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The Arts of Roseville, Granite Bay and Rocklin: Heather Scott; Loomis' Crown Jewel

Growing up, Heather Scott’s answer to the age-old question, “What do you want to be when you grow up?” was always, “An artist!” After a college course in small-scale sculpture, Scott became enamored with the idea of creating transportable art, which eventually led her to artisanal jewelry design. For 10 years now, she’s perfected her skill in working with mitsuro, a 1,300-year-old Japanese technique using malleable wax. “Jewelry is my preferred medium, because I really enjoy the idea of art you can take with you,” shares Scott. “I believe art isn’t only an expression of the artist but an expression of the person who owns [it, too].” View Scott’s latest creations at Loomis’ High Hand Art Gallery, Navada City’s Camelot Gallery, and Placerville’s Gold Country Artists’ Gallery. 

HLB: What are some unique aspects of working with mitsuro?

HS: When warmed to body temperature, [mitsuro] can be shaped, pulled, folded, and twisted to create delicate striations—long organic grooves and ridges that run the length of the material—and the intricate patterns cannot be duplicated by other jewelry techniques. Because the wax is temperature sensitive and the unbroken texture takes time to form, one of the challenges is maintaining the temperature of the wax while handling it. Once the mitsuro is shaped into its final design, the fragile model has to be stored in a dry, cool, dust-free environment until it can be transformed into silver or gold. 

HLB: How is jewelry design ideal in expressing your inspiration?   

HS: I’ve always been inspired by flowers, plants, waves, rivers, streams, and the movement of nature. The sweeping lines and grooves in mitsuro lend to the organic shapes and nature-inspired designs I utilize in my work. Artisan jewelry is a way to see how someone relates to an artist’s work on a more personal level. I really enjoy seeing how a piece I create looks on someone and believe jewelry allows you to connect with others, since oftentimes it has a story; I’ve gotten to know people better just by asking them about an interesting piece they’re wearing.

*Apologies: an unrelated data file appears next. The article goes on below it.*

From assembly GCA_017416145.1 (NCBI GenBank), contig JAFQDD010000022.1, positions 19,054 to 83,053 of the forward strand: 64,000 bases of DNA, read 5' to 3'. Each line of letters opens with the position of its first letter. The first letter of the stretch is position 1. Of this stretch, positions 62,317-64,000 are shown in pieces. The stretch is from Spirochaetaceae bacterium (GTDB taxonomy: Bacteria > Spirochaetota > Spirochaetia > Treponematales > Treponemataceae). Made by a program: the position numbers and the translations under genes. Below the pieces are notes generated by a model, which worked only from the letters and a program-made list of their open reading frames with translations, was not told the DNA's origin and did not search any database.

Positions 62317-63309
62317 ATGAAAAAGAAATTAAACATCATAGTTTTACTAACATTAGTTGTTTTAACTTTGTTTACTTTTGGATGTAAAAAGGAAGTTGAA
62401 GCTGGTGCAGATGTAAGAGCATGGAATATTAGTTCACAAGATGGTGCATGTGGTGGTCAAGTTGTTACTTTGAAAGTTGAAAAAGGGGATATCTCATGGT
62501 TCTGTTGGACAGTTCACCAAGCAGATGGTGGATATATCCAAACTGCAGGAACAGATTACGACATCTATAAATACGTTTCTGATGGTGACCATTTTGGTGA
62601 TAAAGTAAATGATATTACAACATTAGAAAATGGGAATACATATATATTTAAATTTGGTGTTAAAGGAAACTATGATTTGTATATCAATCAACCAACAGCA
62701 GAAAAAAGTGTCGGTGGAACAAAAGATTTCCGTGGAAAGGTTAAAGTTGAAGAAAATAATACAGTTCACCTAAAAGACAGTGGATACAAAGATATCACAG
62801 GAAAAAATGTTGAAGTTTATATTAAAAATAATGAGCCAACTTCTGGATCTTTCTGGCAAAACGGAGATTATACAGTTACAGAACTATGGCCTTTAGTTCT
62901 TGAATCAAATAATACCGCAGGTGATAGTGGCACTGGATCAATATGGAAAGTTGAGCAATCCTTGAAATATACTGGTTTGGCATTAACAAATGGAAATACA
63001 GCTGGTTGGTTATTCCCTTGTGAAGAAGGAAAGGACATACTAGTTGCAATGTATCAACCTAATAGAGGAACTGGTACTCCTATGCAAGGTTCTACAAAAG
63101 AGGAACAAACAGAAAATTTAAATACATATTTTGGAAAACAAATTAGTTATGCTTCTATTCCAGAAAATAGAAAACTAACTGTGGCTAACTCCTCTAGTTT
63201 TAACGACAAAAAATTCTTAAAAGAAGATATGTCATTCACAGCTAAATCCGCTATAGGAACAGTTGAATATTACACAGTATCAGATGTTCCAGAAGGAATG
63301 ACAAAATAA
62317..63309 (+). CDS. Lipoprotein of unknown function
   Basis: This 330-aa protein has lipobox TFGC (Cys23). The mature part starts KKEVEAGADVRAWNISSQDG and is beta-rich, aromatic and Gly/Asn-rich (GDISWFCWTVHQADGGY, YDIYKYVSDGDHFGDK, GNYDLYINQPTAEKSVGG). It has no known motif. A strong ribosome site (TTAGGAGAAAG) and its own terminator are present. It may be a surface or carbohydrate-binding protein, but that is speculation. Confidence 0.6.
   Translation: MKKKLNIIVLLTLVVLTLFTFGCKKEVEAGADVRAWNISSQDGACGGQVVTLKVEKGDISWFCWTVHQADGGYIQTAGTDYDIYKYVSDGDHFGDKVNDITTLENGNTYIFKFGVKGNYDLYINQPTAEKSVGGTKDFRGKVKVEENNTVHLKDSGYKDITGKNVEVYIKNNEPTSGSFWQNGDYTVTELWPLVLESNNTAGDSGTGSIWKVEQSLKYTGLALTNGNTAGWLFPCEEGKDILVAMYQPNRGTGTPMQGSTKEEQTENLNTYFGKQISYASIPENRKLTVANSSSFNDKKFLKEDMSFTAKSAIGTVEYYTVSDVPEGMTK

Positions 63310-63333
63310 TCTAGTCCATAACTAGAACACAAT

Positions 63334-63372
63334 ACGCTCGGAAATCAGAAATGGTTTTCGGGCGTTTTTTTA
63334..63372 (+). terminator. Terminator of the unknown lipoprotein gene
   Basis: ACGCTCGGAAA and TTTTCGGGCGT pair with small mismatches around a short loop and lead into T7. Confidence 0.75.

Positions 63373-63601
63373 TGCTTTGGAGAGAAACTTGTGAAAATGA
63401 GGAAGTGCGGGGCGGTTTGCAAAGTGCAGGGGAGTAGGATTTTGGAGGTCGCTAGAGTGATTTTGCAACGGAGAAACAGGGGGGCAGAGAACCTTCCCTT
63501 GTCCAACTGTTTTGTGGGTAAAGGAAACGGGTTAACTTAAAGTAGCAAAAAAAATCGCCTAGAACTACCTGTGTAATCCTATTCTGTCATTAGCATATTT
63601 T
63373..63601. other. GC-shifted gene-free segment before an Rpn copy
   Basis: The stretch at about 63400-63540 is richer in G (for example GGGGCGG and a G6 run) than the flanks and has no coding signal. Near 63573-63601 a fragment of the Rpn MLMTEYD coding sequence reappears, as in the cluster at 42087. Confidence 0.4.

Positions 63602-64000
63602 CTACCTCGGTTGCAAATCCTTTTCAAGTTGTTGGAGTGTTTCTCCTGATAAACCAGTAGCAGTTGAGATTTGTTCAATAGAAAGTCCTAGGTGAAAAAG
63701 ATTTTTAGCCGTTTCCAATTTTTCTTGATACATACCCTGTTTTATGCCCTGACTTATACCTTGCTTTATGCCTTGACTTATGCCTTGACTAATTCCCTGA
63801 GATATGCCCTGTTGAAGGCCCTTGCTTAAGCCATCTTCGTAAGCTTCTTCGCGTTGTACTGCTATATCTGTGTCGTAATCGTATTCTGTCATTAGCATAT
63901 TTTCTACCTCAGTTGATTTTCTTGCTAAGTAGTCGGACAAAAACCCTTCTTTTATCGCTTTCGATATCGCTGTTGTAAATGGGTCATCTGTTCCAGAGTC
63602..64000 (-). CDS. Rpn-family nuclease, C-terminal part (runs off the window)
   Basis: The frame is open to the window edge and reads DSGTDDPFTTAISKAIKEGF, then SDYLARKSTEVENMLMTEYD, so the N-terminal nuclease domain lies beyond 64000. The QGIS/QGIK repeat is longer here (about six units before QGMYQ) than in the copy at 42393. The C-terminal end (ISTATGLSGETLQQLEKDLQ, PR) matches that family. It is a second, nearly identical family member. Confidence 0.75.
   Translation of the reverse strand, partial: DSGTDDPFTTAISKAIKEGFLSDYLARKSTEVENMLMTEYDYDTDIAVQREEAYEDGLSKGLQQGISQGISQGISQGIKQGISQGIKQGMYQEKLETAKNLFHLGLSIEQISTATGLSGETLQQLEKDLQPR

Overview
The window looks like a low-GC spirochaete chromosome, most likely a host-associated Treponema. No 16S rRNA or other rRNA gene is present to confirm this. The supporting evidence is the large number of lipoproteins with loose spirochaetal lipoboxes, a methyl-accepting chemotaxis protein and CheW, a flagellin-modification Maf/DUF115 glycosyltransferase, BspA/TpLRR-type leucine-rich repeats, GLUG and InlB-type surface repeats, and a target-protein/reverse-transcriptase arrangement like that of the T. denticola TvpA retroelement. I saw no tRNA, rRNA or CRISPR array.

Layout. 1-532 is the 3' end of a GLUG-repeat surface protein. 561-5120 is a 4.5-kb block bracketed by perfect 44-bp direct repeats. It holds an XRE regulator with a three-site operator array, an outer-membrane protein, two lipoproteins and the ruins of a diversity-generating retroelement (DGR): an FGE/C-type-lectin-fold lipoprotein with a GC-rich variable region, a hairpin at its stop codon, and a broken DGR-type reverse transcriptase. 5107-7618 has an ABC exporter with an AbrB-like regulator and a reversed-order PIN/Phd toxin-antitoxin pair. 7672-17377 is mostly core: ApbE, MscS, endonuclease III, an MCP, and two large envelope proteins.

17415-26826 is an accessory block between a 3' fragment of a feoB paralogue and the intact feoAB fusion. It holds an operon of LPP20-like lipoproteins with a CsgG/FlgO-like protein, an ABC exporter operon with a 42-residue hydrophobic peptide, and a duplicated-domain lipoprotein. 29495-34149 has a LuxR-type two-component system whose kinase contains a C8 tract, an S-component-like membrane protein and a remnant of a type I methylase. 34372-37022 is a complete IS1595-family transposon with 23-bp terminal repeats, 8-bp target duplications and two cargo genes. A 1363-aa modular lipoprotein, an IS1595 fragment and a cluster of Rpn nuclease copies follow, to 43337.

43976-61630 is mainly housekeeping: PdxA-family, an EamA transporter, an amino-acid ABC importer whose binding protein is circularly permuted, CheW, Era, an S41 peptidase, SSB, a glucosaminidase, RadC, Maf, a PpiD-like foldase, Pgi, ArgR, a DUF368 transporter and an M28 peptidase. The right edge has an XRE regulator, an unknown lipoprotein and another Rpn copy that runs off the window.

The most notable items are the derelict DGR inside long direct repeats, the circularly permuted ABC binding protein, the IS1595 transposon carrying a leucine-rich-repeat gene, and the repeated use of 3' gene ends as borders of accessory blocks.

HLB: When did you consider yourself a professional artist? 

HS: I’ve been selling my work since college, but I didn’t consider myself a professional until 2012 when I showed my work at Off the Cuff at Fine Arts Associates in Honolulu, Hawaii. I sold most of the pieces I made, which gave me the confidence to continue pursuing art as my profession.

HLB: How do you overcome artist’s block? 

HS: I’d like to say I just take a break from a particular project, but it’s more than that. Since mitsuro is such an organic material, working with [it] is often a conversation between artist and medium. Sometimes it’ll suggest what it wants to be and where it wants to go, which oftentimes is the hint of inspiration I need to complete a design. If that doesn’t work, a night out Lindy-hopping or blues dancing always seems to do the trick.

Art Beat:

Through July 7 – Titus Andronicus. Roseville Theatre Arts Academy presents William Shakespeare’s tragedy about the celebrated and victorious protector of Rome, Titus Andronicus, and the violent, vicious circle of revenge and counter-revenge with Tamora, the queen of the goths. Rated PG-13; show times vary.

By Heather L. Becker

artwork images courtesy of Heather Scott
artist photo by DANTE FONTANA